The description of this painting at a 2006 Frick exhibition read:
“A richly dressed female figure — Wisdom — looks upward to heaven while divine light shines on her face. She stands over a globe symbolizing the world. Below her are crowns, scepters, jewels, coins, and military banners. Cupid sits on the right, while Hercules with his lion’s skin and resting on his club, stands as a symbol of power, force, brute strength, and even violence. The inscription on the pedestal of the column to the left is a quotation from the Book of Ecclesiastes: ALL IS VANITY. All earthly things (power, kingship, nations, wars, love, and strength) are therefore meaningless compared to celestial ones, as embodied by Divine.”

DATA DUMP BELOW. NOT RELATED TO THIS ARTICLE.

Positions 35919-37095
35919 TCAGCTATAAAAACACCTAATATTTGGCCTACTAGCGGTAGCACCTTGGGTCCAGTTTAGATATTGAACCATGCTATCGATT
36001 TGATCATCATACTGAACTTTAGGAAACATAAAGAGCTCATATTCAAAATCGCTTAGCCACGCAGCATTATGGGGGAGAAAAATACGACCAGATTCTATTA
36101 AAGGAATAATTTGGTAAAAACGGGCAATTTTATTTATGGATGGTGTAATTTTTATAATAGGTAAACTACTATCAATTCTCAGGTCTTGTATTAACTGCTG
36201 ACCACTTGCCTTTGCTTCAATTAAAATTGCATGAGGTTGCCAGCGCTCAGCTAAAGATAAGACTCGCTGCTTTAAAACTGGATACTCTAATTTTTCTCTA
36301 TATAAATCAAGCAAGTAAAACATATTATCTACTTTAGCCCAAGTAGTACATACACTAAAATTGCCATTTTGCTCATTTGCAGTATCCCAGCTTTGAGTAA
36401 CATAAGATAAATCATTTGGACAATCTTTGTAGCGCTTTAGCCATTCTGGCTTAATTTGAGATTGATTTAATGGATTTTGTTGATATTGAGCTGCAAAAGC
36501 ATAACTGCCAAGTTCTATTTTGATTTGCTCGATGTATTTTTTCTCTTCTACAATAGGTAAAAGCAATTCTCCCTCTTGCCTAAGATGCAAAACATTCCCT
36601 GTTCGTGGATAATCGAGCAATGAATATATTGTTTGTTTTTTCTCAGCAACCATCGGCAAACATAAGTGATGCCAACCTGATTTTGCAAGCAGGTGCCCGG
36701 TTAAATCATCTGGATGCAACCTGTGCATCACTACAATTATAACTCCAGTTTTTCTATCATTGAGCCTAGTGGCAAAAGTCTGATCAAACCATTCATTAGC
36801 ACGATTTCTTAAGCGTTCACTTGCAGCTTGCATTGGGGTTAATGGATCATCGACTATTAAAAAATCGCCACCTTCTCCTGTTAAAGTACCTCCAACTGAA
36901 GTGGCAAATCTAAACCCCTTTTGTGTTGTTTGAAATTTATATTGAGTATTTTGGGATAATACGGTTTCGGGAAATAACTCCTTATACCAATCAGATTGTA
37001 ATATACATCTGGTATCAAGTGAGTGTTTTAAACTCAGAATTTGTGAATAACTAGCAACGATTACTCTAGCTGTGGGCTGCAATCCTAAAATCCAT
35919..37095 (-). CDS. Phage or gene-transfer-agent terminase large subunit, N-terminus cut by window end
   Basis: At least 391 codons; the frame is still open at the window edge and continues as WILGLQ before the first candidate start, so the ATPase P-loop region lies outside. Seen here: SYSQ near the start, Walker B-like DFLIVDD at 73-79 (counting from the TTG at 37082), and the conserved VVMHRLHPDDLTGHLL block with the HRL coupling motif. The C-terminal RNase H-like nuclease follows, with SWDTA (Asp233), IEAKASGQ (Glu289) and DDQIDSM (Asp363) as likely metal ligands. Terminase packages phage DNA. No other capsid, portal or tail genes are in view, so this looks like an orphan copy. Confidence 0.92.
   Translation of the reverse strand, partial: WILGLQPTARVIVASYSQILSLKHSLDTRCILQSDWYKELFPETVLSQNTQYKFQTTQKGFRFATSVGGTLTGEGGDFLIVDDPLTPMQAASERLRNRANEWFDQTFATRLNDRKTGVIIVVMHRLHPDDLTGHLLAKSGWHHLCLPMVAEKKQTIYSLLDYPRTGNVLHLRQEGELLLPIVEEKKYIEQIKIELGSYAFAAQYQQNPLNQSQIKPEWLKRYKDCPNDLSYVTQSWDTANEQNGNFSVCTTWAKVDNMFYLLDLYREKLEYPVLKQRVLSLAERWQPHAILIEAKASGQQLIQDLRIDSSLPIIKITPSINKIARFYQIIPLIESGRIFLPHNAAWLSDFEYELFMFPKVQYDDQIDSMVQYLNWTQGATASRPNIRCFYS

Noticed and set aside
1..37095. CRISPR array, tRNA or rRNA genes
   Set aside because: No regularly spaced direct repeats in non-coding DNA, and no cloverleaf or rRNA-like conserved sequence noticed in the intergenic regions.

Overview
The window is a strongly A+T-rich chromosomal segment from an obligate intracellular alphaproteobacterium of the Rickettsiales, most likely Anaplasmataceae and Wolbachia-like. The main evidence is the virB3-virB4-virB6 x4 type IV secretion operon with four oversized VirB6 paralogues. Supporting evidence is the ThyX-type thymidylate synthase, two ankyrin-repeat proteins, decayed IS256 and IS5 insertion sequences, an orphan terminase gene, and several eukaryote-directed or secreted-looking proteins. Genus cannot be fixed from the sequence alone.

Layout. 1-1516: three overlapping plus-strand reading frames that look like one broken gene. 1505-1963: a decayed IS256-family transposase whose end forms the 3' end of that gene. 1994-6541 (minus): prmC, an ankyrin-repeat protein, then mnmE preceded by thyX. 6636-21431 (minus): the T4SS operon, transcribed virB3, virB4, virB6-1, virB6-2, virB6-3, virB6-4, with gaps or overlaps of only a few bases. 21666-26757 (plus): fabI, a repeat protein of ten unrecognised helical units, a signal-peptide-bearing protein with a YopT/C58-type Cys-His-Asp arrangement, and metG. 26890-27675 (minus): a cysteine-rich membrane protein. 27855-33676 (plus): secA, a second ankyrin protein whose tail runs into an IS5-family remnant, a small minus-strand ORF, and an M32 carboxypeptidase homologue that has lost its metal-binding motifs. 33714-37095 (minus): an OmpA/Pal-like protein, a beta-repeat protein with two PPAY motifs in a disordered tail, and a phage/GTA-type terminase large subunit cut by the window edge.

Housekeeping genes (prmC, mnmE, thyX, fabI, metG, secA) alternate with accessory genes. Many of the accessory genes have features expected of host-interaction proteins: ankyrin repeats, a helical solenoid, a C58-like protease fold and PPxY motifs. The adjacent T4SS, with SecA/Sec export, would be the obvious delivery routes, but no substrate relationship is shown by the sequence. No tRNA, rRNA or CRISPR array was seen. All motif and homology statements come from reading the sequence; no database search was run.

But as usual with paintings this old (almost 500 hundred years), the interpretation has changed over the centuries, and there is still much discussion about the exact meaning.
The painting itself has some lovely details; the azure blue sky (typical for Italian painting at the time), the beautifully detailed dress, the heavenly light shining upon Wisdom and of course Wisdom’s delicate shoes which look like they can still be bought from a modern designer shoe boutique.